becoming wise - part four...

NOTE:  My worship notes for Sunday, August 14, 2016 based on the Common
Lectionary Texts for this week and the insights from Krista Tippett's book: Becoming Wise.

“You can read the signs of the sky and discern the weather, but not the signs of the times…” to which Jesus adds the scornful designation:  Hypocrites!  To say that this is NOT one of the pastoral passages of the New Testament would be an understatement.  The word hypocrite – hupokrites in Greek – means pretender, play actor wearing a mask, dishonest dissembler who tears down what is valuable by inaction and neglect – what we would call a two-faced slug who carps without helping, critiques without useful alternatives and complains without any intention of making life better.  Without any qualification, Jesus tells us this both infuriates him and does damage to the cause of the kingdom.

This passage opens by asking us what we are on fire for – what are we passionate about – when it comes to strengthening God’s loving presence in the world?  What energizes us about God’s peace? What inspires us to live sacrificially on behalf of compassion? Jesus then clearly tells us that if we’re play acting, going through the motions of discipleship rather than taking risks for the sake of transforming love then our lives will be turned upside down, purified by God’s cleansing fire and judged as a waste of space.

Because – and this is crucial for us both as individuals as well as for our faith community – we give more attention and time to the easy things rather than those that deepen God’s love:  you can read the signs of the sky and predict the weather, but you cannot discern what the signs of the times mean.  One Bible scholar updated this asking: To what do we pay close attention and to what do we turn a blind eye? Jesus' sayings challenge us to examine the inconsistencies between attention and neglect in our own lives, but also challenge us to consider whether these inconsistencies reveal a pattern of prioritizing the insignificant while jeopardizing the things of greatest value and importance. Have we given as much attention to the health of our church as we have to our golf score? Or road races? Or music lessons?  Have we given as much attention to the maintenance of our spiritual practices as to the maintenance schedule for our car? Where in the scale of our attention to detail does our devotion to the teachings of our Lord rank? Where and how do we make the love of God flesh in our ordinary, everyday, walking around lives?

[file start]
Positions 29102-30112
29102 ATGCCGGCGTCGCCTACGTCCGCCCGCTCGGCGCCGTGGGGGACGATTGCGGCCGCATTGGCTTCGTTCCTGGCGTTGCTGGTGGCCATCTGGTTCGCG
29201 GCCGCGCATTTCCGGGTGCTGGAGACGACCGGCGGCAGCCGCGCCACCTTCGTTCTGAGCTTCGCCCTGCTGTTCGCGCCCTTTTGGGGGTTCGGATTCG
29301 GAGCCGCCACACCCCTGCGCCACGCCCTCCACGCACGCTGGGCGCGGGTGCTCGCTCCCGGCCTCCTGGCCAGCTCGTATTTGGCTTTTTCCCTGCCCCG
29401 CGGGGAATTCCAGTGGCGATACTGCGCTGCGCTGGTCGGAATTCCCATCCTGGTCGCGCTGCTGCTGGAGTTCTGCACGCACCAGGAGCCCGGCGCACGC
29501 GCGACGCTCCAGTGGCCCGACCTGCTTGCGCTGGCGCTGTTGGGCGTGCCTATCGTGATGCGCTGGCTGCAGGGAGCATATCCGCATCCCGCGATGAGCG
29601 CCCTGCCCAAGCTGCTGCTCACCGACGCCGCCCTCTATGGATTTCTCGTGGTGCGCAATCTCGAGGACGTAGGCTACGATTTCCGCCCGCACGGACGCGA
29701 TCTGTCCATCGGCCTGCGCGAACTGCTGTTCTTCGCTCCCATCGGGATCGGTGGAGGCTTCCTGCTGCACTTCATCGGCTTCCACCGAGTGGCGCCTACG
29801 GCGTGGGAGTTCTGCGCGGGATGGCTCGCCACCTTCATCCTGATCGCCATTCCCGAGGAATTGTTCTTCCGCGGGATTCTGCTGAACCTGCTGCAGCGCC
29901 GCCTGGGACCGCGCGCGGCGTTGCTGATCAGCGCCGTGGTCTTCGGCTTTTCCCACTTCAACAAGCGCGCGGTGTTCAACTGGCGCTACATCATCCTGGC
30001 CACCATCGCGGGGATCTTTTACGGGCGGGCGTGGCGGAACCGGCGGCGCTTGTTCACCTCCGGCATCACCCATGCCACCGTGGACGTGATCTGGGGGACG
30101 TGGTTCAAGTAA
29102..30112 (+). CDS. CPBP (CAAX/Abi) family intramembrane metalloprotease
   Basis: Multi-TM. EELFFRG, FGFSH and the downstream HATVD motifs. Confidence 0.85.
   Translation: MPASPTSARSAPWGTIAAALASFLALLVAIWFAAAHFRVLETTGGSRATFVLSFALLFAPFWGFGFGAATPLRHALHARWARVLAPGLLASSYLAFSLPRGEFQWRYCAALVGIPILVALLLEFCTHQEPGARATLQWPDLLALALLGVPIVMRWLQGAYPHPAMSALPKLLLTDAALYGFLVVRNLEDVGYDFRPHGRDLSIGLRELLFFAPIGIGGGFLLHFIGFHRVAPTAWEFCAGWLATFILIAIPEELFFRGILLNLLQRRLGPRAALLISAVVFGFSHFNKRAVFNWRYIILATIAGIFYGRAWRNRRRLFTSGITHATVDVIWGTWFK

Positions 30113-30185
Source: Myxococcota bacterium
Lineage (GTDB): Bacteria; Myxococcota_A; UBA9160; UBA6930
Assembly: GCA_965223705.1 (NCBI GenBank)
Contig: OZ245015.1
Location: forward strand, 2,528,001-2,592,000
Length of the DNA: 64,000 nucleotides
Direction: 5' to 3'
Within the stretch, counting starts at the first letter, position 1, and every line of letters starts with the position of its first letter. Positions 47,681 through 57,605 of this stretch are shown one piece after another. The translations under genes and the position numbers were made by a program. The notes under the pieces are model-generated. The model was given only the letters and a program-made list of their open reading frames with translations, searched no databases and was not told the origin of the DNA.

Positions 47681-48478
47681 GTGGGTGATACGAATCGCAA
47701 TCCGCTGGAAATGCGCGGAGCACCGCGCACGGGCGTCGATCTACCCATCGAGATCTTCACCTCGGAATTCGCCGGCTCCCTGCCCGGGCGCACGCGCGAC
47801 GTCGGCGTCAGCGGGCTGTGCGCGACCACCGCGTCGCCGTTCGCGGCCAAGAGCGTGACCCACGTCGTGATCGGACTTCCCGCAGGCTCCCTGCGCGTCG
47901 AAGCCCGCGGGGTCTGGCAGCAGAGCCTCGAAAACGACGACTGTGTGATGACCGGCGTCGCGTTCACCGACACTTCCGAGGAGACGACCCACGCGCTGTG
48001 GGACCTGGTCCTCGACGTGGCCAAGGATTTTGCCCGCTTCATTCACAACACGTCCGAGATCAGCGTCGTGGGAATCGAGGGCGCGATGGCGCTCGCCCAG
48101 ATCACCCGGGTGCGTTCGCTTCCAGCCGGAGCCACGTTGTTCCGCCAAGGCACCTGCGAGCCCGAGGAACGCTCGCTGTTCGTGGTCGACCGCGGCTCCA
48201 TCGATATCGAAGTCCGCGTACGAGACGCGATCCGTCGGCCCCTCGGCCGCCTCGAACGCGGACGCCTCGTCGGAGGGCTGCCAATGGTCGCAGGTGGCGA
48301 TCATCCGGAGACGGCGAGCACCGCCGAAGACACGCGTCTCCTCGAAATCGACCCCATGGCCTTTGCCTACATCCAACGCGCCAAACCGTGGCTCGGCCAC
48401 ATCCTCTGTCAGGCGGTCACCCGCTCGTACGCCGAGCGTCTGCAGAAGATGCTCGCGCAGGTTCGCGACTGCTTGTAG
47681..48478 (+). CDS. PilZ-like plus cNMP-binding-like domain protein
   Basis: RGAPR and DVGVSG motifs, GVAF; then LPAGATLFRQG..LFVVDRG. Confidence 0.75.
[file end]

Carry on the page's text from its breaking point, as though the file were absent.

If you are anything like me, most of the time I don’t want to see my sloppy discipleship. I don’t really want to know how inconsistent I am when it comes to making love flesh. And I certainly don’t want to be called out on these failures in public, right?  And that is why the appointed readings of the church call us to wrestle with these hard sayings of Jesus from time to time – because left only to ourselves most of us won’t do it. I won’t, you won’t, he won’t, she won’t, we won’t and they won’t.  We need encouragement – and even sometimes a kick in the pants – and that word hypocrite kicks me every time it comes up.